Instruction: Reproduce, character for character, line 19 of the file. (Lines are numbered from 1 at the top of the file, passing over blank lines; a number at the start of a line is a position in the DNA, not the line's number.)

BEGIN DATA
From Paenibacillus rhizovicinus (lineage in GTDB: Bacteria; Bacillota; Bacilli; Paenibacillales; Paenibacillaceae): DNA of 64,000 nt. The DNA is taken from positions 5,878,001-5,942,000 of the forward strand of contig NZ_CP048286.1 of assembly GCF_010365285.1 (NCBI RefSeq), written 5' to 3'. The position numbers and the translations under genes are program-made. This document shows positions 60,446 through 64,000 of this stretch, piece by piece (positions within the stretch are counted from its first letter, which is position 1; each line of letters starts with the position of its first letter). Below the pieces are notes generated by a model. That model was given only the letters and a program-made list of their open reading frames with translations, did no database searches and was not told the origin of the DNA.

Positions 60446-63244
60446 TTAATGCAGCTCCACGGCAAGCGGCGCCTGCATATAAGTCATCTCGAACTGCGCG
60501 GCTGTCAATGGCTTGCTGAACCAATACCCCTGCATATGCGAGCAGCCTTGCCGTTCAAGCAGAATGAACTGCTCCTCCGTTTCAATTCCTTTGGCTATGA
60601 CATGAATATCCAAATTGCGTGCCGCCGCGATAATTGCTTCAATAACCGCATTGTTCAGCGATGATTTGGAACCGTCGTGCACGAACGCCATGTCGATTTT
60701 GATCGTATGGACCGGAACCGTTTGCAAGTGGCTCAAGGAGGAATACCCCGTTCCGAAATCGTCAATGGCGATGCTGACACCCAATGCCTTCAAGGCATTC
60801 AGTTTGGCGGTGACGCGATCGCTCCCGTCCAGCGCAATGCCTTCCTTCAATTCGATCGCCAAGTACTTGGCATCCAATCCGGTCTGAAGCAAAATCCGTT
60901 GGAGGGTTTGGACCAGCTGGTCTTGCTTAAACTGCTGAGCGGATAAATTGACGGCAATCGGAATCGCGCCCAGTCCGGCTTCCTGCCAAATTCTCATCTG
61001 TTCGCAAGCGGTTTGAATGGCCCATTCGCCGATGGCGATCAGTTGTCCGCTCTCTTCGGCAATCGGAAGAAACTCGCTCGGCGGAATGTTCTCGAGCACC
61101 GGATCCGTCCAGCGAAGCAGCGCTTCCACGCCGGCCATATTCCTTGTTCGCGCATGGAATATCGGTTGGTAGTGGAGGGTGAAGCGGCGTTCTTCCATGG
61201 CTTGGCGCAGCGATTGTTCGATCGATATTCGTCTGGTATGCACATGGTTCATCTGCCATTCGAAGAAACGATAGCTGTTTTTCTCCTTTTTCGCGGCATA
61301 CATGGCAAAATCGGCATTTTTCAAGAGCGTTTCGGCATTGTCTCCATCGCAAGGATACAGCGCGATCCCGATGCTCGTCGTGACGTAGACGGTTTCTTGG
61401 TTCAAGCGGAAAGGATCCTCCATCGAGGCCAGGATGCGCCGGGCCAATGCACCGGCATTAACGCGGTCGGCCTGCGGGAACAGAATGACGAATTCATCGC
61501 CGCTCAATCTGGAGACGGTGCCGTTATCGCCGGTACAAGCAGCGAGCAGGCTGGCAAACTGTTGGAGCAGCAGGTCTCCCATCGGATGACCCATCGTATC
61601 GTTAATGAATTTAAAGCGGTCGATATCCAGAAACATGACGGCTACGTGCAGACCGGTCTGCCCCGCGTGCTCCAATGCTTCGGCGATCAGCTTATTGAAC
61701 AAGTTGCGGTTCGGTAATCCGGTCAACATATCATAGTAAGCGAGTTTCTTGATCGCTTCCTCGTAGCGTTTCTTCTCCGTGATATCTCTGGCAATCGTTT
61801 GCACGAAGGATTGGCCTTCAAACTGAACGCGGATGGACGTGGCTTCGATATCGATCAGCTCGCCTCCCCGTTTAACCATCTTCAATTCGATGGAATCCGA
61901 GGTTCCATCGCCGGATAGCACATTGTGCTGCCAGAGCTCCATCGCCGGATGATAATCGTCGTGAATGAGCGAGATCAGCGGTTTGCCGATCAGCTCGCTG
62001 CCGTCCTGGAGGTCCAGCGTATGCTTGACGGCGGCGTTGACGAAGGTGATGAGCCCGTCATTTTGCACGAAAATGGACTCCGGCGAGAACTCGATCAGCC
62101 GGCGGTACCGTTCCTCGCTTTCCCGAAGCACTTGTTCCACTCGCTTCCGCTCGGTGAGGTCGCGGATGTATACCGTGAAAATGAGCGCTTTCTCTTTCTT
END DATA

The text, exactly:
62001 CCGTCCTGGAGGTCCAGCGTATGCTTGACGGCGGCGTTGACGAAGGTGATGAGCCCGTCATTTTGCACGAAAATGGACTCCGGCGAGAACTCGATCAGCC